Practical Solutions to Machinery and Maintenance Vibration Problems
Chapter 11, Gear Vibration
Section 3, Effect of a Beat on Phase
Beats are easily recognized by their periodic pulsations in amplitude. Sometimes it is less known how beats also affect a vibration's phase. If phase is indicated via a strobelight on a reference mark, then the reference mark will appear to be oscillating back and forth. If while measuring vibration on one machine, a small interfering beat causing vibration is added from another machine, the phase oscillation will be slight -- usually only a few degrees or so. The larger the interference vibration from the other machine, the greater the beat amplitude and the wider the angle of oscillating phase.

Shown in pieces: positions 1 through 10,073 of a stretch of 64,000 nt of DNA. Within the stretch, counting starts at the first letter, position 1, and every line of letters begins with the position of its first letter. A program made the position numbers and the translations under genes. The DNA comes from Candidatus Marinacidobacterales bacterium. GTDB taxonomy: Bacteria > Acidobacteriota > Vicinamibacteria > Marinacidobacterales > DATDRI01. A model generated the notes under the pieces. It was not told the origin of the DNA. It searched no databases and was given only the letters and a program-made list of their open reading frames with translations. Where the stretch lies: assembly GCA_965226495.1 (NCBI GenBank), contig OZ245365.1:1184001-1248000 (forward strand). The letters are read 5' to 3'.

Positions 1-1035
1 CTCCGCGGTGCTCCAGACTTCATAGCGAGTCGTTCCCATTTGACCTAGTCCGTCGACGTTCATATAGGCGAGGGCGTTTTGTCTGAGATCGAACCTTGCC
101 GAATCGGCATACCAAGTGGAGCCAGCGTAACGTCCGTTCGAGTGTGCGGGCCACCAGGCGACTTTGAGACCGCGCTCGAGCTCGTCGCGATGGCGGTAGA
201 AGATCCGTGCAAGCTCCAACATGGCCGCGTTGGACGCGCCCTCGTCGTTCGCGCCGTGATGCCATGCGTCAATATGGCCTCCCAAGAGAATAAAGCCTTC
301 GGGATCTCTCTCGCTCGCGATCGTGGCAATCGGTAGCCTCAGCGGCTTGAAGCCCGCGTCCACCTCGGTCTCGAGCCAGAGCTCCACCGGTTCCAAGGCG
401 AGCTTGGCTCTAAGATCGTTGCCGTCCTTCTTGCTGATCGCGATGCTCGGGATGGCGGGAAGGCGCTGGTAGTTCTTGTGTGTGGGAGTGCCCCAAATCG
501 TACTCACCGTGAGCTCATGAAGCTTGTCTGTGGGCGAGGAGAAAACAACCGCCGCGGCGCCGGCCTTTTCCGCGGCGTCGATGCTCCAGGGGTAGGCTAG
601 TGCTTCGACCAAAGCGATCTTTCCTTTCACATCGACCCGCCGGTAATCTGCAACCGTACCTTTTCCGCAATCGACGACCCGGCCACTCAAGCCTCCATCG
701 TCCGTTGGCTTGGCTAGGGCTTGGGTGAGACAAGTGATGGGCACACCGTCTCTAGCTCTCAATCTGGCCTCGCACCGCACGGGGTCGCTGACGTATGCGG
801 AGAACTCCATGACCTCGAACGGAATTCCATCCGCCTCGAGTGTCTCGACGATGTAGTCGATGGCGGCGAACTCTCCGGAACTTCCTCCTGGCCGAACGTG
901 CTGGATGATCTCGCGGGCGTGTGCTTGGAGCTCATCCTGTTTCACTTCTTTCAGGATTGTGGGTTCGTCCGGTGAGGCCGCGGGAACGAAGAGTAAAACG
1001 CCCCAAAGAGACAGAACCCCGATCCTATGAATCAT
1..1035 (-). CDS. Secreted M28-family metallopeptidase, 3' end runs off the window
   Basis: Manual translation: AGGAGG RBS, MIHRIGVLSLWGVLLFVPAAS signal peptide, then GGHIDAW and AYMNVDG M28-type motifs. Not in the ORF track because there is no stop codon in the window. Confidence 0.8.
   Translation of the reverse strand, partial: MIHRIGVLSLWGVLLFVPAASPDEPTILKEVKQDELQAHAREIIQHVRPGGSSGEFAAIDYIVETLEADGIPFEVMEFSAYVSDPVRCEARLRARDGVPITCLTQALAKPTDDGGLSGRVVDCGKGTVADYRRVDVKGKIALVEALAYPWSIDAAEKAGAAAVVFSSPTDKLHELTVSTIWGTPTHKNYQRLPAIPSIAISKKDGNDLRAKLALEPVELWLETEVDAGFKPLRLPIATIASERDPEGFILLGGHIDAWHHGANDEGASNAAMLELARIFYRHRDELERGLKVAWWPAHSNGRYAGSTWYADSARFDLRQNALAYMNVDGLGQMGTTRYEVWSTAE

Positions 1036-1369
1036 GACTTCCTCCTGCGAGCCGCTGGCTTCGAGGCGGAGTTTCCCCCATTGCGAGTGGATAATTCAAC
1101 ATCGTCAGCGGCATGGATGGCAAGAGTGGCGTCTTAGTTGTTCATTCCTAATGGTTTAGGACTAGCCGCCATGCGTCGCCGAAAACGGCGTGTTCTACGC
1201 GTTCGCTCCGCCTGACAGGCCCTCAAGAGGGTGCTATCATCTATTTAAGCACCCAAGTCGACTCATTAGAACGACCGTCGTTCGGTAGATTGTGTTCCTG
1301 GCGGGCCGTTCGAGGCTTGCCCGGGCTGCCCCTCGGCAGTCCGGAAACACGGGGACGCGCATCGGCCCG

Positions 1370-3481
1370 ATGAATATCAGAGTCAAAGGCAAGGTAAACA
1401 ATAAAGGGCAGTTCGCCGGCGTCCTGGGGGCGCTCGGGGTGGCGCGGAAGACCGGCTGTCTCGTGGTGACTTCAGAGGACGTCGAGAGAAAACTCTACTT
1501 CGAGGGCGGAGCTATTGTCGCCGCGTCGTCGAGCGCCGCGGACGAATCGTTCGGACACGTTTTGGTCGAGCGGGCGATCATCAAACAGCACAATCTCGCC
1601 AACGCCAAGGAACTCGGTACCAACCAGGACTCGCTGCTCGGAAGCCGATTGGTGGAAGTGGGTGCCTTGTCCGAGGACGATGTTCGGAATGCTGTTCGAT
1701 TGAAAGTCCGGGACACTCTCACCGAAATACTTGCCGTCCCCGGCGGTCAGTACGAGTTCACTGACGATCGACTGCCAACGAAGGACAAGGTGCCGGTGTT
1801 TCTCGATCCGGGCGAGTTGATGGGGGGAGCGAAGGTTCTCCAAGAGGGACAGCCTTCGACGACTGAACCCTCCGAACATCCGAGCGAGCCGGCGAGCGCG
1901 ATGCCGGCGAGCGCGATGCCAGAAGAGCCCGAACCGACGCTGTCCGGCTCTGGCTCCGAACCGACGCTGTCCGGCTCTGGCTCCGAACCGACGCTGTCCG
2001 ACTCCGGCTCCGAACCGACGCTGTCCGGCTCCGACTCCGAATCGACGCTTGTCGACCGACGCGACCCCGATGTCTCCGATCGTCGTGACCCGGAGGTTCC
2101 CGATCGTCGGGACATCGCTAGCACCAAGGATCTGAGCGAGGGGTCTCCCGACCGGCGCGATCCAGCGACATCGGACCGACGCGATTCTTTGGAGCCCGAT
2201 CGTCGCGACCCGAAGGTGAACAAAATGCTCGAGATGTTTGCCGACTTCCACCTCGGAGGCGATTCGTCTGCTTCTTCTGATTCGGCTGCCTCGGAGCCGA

A fairly large beat can cause an angular oscillation of the reference mark of anywhere from a few degrees to almost 180°. However, sometimes the phase does not oscillate back and forth but instead rotates completely around at a rate equal to the beat frequency. The explanation is as follows:
If the vibration pickup is on machine Number 1, but the vibration from machine Number 2 is greater in amplitude than that supplied by machine Number 1, then the phase mark will appear to be rotating at a speed equal to the beat frequency. Obviously, such a machine cannot be balanced or properly use phase for analysis unless machine Number 2 is shut down, or unless the instrument that is used is capable of synchronous time averaging to eliminate the effect of all but machine Number 1. A little confusing to follow, but don't give up!
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